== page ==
And I am grateful for the spontaneous human connection that books, bookstores and libraries can provide. The fleeting moments with strangers where we mutually reveal something of ourselves.

We deserve to relinquish privacy on occasion. We need to leave room for vulnerability.

books, bookstores, community, coworkers, kindness, librarians, lists, strangers

All in a day’s work / when to call 911

I love my part-time job. It is a bustling public library, and this Saturday there were hardly any open seats to be found. I did not mess up/misinform anyone, and I fully remembered passwords and phone numbers! It was overall a great day full of happy customers, right up until someone had to call the police.

Here is a lengthy list of customers I encountered. It is a lengthy list instead of actual paragraphs because I am lazy.

  • a young gentleman about 8 years old just approached the desk, his eager expression paired with a precocious personality, capped off (hehe) with a safari hat. He was returning a library card he found on the ground outside. As my colleague was calling its new owner (she just got the card today), I recognized walking by me the young man from The Ones Who Call, though his red hair has darkened a fair amount since last I saw him.
  • guy who taught me and another 20-something coworker how to change typewriter ribbons (also the only customer who uses floppy-disk reader)
  • guy who chatted me up for an uncomfortably long time and when he learned I worked at a school, wanted me to tutor his daughter (same guy who keeps newspapers for 4 hours inconsiderately)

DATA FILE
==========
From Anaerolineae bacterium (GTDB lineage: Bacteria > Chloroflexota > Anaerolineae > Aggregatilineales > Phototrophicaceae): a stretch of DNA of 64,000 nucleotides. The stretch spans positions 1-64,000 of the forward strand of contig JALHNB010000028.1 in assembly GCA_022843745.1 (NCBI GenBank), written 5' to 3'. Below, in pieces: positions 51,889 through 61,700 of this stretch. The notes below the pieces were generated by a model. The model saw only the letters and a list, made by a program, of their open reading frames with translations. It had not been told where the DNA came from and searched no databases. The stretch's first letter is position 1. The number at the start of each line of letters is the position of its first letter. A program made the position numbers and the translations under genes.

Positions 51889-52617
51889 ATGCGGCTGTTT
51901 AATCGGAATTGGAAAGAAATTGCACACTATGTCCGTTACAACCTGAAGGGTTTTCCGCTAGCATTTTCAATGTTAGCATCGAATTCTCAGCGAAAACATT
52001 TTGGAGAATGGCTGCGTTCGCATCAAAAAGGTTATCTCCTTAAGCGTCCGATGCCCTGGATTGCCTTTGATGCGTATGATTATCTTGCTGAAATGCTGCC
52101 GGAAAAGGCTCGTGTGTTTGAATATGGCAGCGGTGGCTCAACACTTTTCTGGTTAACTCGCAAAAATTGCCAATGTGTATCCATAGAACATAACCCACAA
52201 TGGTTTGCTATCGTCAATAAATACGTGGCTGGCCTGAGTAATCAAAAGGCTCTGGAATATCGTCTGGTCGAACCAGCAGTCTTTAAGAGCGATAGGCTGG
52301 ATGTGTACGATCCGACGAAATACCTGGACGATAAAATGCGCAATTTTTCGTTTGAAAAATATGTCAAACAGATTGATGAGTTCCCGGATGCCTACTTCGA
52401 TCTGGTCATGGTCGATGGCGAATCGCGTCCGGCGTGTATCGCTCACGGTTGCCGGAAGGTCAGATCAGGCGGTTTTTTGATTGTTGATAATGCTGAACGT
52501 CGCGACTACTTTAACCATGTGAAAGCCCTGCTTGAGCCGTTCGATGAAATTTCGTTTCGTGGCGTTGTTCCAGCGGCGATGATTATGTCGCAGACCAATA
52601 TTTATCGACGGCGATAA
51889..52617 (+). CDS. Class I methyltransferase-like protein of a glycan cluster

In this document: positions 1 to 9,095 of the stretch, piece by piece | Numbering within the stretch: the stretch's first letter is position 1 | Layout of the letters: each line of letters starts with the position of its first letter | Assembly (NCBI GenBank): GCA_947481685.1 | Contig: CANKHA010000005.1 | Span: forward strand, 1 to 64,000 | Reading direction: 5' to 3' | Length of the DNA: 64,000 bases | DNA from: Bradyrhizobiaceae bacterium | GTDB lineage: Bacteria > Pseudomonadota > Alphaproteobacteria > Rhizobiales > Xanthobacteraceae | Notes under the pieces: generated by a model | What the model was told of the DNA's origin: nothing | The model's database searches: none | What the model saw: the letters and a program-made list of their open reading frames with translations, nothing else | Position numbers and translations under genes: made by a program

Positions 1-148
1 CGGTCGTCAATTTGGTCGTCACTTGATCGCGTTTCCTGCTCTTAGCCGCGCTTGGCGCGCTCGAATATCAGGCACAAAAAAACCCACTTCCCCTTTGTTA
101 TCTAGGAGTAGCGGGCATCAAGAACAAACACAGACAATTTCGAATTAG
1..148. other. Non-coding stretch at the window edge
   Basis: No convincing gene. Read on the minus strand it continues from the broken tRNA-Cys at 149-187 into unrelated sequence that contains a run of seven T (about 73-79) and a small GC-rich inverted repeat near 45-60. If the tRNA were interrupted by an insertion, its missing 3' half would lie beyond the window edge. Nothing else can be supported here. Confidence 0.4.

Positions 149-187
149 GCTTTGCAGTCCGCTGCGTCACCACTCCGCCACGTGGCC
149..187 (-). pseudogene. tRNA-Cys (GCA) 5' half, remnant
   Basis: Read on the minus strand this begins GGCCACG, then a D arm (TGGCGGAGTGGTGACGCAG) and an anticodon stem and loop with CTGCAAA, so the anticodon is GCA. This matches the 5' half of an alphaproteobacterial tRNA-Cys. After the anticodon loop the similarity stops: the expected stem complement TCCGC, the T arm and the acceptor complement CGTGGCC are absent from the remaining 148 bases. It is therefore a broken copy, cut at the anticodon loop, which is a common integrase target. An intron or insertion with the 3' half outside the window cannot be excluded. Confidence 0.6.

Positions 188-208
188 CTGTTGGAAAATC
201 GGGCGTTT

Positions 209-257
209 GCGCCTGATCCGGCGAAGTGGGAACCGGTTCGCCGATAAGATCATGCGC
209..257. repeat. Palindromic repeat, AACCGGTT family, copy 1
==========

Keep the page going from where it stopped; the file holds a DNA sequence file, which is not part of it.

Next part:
• old guy lawyer who wants me to tutor him in “computers” because I showed him how to get a DVD to play. (Hint: by not having a broken DVD drive, and inserting the DVD.)
  • phone calls, all answered by separate people who remarked about bad connection where we couldn’t hear the customer (x4, very annoying) and when the call finally came through, the coworker who answered knew the woman and talked to her for some time. She was calling for a James Patterson book, and spoke at length with my colleague because her husband has recently died. If I had answered the phone, I wouldn’t have known her or his name–but my colleague did, and shared with her her remembrance of his daily library ritual for 8 years as he picked up her books. She told me we started shipping the books home two years ago, so she hadn’t seen him. She felt for the customer. This coworker is a sweet, gentle lady who once gave me a shirt she bought for her daughter because she “bought it for my daughter at the outlets, she doesn’t want it, but I know it will look good on you!”
  • lady caller who asked if we have scanners: yes! How much do they cost? Nothing! Thanked me profusely when she came in.
  • spotted from across the floor two teen girls trying to eat a croissant (the flakiest of the foods are generally frowned upon, as the signage indicates). One was looking directly at me, head lowered in the international sign of trying-not-to-get-caught, which is the opposite of furtive. Busted. Maintaining the eye contact, she re-bagged the croissant.